Remember all the controversy around TAKS scores and the Caveon analysis about possible cheating in 2006?
It used to be that cheating was done by the few, and most often they were the weaker students who couldn’t get good grades on their own. There was fear of reprisal and shame if apprehended. Today, there is no stigma left. It is accepted as a normal part of school life, and is more likely to be done by the good students, who are fully capable of getting high marks without cheating. “It’s not the dumb kids who cheat,” one Bay Area prep school student told me. “It’s the kids with a 4.6 grade-point average who are under so much pressure to keep their grades up and get into the best colleges. They’re the ones who are smart enough to figure out how to cheat without getting caught.”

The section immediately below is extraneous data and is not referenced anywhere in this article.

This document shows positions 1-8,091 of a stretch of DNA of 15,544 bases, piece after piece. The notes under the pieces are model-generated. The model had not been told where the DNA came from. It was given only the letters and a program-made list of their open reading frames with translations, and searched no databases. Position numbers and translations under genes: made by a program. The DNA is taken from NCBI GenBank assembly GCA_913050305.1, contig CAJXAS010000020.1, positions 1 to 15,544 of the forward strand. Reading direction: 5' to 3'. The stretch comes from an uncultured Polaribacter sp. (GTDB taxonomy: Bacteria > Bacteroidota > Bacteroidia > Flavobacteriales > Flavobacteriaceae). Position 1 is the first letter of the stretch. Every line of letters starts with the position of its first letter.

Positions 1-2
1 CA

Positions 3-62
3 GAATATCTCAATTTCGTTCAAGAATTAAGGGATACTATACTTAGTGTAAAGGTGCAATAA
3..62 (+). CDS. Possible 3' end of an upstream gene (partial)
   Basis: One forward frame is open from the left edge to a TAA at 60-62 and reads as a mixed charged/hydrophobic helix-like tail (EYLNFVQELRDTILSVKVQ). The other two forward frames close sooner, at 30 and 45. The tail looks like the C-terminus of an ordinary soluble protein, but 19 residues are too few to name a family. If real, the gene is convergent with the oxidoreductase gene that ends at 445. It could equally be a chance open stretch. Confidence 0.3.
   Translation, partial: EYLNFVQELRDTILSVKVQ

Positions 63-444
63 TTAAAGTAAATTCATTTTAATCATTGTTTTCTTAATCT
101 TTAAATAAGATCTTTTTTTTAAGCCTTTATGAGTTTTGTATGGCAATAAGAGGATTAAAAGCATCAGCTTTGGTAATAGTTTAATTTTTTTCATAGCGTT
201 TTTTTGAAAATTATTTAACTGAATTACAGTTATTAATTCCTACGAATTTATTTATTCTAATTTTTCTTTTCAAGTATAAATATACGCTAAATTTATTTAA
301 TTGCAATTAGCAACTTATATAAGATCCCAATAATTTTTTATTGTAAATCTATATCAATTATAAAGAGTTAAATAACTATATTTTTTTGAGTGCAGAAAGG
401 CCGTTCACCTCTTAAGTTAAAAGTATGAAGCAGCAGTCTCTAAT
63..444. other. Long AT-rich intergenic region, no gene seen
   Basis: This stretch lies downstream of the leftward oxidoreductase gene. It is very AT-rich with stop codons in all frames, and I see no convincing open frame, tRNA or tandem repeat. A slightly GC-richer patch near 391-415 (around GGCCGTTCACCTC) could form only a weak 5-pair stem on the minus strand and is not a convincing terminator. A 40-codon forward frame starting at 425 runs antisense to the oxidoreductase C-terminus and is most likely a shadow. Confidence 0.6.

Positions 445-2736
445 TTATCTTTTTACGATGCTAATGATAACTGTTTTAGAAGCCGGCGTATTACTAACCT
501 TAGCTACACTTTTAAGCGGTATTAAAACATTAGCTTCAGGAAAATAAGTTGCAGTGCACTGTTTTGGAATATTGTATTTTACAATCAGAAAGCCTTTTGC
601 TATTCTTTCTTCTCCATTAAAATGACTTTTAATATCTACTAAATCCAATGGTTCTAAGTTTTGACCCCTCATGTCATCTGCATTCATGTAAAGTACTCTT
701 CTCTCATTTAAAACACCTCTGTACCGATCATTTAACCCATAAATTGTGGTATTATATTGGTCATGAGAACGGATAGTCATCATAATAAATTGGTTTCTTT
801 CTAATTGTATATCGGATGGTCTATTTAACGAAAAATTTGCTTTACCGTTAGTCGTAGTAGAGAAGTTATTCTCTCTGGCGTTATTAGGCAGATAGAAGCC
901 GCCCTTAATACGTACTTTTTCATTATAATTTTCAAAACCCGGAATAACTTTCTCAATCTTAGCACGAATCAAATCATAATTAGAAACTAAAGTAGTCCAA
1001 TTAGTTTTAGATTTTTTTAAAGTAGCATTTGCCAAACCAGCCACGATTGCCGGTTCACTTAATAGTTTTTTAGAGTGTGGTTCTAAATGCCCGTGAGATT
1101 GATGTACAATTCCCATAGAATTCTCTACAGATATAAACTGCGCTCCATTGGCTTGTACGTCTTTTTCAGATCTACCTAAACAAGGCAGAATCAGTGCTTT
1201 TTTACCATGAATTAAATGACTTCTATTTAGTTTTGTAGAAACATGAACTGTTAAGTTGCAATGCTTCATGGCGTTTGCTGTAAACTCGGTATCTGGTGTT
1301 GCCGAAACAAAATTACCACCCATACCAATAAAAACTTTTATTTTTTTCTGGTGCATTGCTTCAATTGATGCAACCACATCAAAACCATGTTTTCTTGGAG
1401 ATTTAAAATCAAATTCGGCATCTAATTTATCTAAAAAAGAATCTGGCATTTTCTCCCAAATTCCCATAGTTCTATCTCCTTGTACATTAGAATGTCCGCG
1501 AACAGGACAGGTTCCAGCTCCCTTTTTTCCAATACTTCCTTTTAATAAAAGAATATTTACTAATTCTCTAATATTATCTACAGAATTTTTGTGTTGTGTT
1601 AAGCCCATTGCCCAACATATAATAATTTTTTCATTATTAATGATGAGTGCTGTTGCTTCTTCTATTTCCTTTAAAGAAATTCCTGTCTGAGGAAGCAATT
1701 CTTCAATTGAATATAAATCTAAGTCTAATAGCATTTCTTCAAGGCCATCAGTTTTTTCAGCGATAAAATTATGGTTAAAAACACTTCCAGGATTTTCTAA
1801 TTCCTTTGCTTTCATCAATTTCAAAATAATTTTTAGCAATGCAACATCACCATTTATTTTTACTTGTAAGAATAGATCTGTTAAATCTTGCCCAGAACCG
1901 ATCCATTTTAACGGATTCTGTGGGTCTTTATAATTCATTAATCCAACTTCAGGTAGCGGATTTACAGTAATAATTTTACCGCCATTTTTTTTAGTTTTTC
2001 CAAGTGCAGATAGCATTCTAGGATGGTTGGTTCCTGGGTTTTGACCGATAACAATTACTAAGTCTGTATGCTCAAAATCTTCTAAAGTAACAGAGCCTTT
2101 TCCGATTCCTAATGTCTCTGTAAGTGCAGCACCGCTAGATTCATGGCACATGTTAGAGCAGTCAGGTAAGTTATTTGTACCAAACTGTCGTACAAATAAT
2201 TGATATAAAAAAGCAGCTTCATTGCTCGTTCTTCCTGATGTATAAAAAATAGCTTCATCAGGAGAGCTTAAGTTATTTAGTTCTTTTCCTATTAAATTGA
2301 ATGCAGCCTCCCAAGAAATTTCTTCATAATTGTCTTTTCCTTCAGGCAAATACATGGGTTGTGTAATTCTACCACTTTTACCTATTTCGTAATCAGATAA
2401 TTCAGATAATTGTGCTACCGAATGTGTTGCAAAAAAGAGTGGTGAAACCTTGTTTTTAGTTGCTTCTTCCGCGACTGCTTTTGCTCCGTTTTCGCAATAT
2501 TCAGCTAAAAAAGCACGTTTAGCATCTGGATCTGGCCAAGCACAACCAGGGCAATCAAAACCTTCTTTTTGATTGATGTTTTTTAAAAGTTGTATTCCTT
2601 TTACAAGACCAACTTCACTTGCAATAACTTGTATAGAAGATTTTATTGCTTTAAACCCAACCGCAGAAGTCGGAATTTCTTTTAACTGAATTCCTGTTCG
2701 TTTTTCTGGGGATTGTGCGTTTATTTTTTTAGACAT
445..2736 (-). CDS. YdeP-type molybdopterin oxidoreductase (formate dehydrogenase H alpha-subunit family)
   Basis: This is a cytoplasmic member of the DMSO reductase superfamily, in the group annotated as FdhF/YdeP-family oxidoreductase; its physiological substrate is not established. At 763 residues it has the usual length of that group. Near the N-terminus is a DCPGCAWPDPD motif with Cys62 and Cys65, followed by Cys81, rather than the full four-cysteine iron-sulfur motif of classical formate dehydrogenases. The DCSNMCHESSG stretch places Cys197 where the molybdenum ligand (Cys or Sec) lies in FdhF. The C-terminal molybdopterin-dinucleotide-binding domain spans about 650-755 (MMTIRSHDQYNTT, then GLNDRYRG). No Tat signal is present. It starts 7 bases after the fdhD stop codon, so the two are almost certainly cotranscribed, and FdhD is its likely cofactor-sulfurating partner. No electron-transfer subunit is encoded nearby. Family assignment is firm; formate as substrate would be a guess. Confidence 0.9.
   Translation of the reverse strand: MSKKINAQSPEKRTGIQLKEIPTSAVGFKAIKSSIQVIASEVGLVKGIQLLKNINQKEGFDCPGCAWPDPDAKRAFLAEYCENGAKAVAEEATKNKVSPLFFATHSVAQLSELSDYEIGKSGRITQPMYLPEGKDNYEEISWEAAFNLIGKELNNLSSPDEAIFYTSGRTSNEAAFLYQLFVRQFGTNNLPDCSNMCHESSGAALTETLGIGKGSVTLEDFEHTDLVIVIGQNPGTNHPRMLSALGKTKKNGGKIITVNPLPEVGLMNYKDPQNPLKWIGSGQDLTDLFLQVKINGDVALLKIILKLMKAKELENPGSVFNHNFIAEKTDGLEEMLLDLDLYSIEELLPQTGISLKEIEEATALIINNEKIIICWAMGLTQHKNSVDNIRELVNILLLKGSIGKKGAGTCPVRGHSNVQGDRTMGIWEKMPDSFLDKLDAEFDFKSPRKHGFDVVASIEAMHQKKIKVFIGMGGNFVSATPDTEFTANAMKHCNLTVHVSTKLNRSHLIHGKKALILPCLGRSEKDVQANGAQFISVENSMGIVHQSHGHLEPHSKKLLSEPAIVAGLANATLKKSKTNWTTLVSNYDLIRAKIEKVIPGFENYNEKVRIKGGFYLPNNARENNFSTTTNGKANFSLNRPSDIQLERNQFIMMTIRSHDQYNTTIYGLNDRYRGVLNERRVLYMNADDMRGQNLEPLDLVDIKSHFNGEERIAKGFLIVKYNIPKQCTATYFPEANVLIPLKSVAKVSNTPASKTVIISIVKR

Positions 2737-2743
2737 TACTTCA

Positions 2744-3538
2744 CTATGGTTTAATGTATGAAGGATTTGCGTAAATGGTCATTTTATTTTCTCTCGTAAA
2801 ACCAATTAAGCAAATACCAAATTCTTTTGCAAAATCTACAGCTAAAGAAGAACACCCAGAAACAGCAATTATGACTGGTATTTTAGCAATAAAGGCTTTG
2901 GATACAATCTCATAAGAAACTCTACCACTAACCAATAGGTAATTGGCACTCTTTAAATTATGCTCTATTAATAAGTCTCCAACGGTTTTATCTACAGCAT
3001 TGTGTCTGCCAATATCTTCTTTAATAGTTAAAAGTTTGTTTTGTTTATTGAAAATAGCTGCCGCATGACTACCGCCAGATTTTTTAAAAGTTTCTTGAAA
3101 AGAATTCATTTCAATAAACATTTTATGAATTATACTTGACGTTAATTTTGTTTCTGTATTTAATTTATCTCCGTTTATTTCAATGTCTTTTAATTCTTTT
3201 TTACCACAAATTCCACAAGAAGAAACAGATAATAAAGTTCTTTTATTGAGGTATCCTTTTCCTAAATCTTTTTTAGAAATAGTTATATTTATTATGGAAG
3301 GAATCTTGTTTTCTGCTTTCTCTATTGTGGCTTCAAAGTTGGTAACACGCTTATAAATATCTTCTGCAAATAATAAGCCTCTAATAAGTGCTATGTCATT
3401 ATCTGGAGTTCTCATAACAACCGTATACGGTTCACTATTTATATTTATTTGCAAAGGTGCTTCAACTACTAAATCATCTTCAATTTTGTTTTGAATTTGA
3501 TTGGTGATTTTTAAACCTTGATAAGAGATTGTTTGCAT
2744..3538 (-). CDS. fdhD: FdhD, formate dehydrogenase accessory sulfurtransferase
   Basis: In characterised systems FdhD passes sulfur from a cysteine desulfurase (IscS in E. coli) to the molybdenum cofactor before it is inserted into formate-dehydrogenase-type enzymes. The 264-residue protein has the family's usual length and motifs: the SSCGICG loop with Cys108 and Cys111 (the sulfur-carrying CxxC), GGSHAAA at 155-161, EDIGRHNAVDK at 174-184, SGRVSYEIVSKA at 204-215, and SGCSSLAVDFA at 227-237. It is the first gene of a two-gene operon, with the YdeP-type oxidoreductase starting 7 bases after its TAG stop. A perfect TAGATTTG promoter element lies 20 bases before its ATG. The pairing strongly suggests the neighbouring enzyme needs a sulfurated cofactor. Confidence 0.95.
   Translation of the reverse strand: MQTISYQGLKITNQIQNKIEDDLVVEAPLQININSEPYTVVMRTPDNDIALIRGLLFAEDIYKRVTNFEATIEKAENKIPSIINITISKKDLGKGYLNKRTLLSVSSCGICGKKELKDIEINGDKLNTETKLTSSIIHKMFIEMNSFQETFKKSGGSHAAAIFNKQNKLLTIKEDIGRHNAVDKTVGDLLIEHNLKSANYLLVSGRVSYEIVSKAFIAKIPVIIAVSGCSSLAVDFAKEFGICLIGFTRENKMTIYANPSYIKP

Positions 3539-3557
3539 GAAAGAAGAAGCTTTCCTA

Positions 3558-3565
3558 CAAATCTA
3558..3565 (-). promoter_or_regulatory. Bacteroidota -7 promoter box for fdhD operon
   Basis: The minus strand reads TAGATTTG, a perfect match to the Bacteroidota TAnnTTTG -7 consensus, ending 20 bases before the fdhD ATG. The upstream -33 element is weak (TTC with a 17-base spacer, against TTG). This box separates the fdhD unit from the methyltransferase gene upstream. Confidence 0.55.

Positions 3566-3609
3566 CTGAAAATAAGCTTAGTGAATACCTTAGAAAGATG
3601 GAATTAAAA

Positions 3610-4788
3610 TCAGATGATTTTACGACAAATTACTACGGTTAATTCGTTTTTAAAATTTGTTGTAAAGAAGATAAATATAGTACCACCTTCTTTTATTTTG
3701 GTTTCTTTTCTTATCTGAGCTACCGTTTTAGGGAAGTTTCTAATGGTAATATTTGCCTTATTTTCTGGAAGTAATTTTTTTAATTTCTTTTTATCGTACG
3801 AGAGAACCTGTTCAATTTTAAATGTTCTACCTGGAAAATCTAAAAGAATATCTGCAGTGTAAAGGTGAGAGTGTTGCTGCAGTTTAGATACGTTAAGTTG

This sounds a lot like the kids at the schools the our former TEA commissioner, Dr. Neeley, said wouldn’t have to cheat to get good TAKS scores.
Dr. Neeley said the wealthy districts on the list – including many considering self-investigations – are unlikely to cheat.
“You look at Highland Park, Richardson, Eanes,” she said, naming some of the state’s wealthiest districts in the Dallas and Austin areas. “Do they have to cheat to have good scores? I gave a talk in Eanes not long ago and said, ‘Do you people think Westlake High School had to cheat to get good scores?’ “
But I’m sure things are different in Texas, right?